shared interface Comparable<Other> of Other
        given Other satisfies Comparable<Other> { ... }

The new syntax of Other expresses the idea that the only direct subtype of Comparable<Other> we need to account for is Other. The compiler will now prevent us from defining a class like NotAString above. And now our code compiles:

shared interface Comparable<Other> of Other
        given Other satisfies Comparable<Other> {
    shared formal Integer compareTo(Other other);
    shared Integer reverseCompareTo(Other other) {
    	return other.compareTo(this);
    }
}

Well, that's nice, and occasionally useful, but the real reason for introducing this machinery is to be able to abstract over groups of types using a type family. Subtype polymorphism and parametric polymorphism (generics) let is write code that abstracts over a single unknown type without losing type safety. The notion of a type family generalizes that idea to several related unknown types.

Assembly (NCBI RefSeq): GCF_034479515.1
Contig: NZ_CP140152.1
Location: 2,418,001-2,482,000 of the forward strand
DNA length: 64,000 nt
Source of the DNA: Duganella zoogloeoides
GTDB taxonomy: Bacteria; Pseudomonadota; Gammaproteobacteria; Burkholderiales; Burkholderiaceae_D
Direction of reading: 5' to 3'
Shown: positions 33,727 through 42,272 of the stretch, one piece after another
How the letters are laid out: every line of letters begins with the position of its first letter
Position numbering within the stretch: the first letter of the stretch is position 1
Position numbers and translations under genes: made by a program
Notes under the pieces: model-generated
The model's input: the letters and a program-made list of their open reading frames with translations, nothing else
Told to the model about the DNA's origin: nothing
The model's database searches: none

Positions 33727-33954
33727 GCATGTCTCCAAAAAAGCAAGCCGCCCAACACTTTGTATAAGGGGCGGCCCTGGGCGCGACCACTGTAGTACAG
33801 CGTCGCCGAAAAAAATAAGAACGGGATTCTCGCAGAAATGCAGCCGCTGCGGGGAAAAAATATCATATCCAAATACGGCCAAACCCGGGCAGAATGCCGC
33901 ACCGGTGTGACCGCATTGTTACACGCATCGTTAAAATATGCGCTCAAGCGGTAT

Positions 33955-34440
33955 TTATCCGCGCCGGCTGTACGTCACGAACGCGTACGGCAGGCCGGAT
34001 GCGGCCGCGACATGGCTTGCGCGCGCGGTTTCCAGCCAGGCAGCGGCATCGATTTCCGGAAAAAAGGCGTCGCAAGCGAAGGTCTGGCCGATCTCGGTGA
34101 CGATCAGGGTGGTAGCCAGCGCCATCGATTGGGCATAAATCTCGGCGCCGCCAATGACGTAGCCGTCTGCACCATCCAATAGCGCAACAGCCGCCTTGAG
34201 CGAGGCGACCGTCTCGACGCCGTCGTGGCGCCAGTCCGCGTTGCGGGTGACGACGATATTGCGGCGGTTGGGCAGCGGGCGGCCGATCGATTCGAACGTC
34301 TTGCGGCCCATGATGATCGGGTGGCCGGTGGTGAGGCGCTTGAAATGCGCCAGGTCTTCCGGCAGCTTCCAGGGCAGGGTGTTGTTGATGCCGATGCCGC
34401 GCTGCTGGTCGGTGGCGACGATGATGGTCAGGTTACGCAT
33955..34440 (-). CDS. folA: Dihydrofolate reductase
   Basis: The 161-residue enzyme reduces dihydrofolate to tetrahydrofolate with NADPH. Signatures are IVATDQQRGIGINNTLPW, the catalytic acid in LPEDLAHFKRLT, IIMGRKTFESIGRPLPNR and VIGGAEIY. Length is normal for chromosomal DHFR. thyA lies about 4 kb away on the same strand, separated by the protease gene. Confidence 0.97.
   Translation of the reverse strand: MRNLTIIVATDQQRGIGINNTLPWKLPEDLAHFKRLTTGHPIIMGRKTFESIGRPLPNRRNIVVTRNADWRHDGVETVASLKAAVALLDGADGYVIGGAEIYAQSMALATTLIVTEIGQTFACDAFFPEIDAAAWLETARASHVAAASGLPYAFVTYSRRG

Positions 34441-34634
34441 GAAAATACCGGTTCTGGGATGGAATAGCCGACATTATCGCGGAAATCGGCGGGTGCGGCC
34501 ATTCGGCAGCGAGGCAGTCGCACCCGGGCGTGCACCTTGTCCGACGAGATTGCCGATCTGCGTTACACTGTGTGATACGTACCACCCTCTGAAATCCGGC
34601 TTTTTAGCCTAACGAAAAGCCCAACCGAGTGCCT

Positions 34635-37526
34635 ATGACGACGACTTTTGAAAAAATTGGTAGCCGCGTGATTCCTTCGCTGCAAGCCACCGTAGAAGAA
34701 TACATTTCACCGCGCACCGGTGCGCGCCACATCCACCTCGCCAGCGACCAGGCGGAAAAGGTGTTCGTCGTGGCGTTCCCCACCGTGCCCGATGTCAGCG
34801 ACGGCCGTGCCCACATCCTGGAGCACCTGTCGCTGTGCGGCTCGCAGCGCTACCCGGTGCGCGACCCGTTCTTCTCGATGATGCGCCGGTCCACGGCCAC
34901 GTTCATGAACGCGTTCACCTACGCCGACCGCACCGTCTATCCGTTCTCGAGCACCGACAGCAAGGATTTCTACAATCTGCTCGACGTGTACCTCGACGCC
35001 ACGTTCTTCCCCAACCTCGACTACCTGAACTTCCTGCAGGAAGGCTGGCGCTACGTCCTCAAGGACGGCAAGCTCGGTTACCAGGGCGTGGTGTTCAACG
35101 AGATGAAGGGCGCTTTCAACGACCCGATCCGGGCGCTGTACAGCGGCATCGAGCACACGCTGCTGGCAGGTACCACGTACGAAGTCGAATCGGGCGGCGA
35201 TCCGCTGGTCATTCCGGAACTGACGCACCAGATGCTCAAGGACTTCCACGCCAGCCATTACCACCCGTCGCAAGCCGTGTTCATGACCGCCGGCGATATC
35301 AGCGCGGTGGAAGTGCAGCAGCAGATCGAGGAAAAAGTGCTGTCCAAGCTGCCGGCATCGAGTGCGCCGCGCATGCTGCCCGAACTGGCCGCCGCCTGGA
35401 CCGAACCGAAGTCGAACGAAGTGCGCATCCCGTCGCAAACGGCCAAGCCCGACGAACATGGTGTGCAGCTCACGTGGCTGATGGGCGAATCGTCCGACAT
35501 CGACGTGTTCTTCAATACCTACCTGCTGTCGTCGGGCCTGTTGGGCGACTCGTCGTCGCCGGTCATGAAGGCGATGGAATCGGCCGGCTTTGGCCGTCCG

Let's reuse (loosely) an example I found lying around on the internet.

In this example, the type family we're interested in is the family of Graphs, where a Graph consists of a Node type and an Edge type. Here's how we can express this type family in Ceylon:

abstract class Graph<ActualNode,ActualEdge>() 
    given ActualNode satisfies Node
    given ActualEdge satisfies Edge {
    
    shared formal class Edge(ActualNode from, ActualNode to) 
            of ActualEdge {
        shared ActualNode from = from;
        shared ActualNode to = to;
        shared Boolean touches(ActualNode node) {
            return from==node || to==node;
        }
    }

    shared formal class Node()